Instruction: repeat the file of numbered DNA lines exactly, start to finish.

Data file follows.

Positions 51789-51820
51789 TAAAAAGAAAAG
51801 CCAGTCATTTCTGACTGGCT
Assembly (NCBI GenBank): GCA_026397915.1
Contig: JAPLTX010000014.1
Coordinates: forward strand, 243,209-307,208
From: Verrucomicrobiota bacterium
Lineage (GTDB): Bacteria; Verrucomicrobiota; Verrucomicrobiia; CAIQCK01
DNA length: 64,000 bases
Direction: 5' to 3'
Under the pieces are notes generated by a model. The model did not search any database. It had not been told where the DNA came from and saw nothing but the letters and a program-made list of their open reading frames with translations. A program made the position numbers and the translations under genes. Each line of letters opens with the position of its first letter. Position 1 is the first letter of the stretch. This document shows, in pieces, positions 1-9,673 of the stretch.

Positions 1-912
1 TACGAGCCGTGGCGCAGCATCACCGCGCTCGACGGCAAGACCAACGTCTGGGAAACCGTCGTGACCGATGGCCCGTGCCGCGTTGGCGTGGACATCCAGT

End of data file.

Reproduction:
Positions 51789-51820
51789 TAAAAAGAAAAG
51801 CCAGTCATTTCTGACTGGCT
Assembly (NCBI GenBank): GCA_026397915.1
Contig: JAPLTX010000014.1
Coordinates: forward strand, 243,209-307,208
From: Verrucomicrobiota bacterium
Lineage (GTDB): Bacteria; Verrucomicrobiota; Verrucomicrobiia; CAIQCK01
DNA length: 64,000 bases
Direction: 5' to 3'
Under the pieces are notes generated by a model. The model did not search any database. It had not been told where the DNA came from and saw nothing but the letters and a program-made list of their open reading frames with translations. A program made the position numbers and the translations under genes. Each line of letters opens with the position of its first letter. Position 1 is the first letter of the stretch. This document shows, in pieces, positions 1-9,673 of the stretch.

Positions 1-912
1 TACGAGCCGTGGCGCAGCATCACCGCGCTCGACGGCAAGACCAACGTCTGGGAAACCGTCGTGACCGATGGCCCGTGCCGCGTTGGCGTGGACATCCAGT